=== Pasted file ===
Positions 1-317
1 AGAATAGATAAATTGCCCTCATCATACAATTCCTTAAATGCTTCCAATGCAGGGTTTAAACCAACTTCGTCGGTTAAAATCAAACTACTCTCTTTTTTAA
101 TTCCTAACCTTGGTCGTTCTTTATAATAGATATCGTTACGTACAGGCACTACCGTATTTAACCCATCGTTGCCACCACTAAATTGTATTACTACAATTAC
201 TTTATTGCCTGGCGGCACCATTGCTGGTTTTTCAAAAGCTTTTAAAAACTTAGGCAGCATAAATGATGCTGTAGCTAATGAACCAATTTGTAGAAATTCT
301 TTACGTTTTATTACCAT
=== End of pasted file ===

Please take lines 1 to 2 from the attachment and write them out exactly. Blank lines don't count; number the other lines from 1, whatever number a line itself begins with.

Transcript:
Positions 1-317
1 AGAATAGATAAATTGCCCTCATCATACAATTCCTTAAATGCTTCCAATGCAGGGTTTAAACCAACTTCGTCGGTTAAAATCAAACTACTCTCTTTTTTAA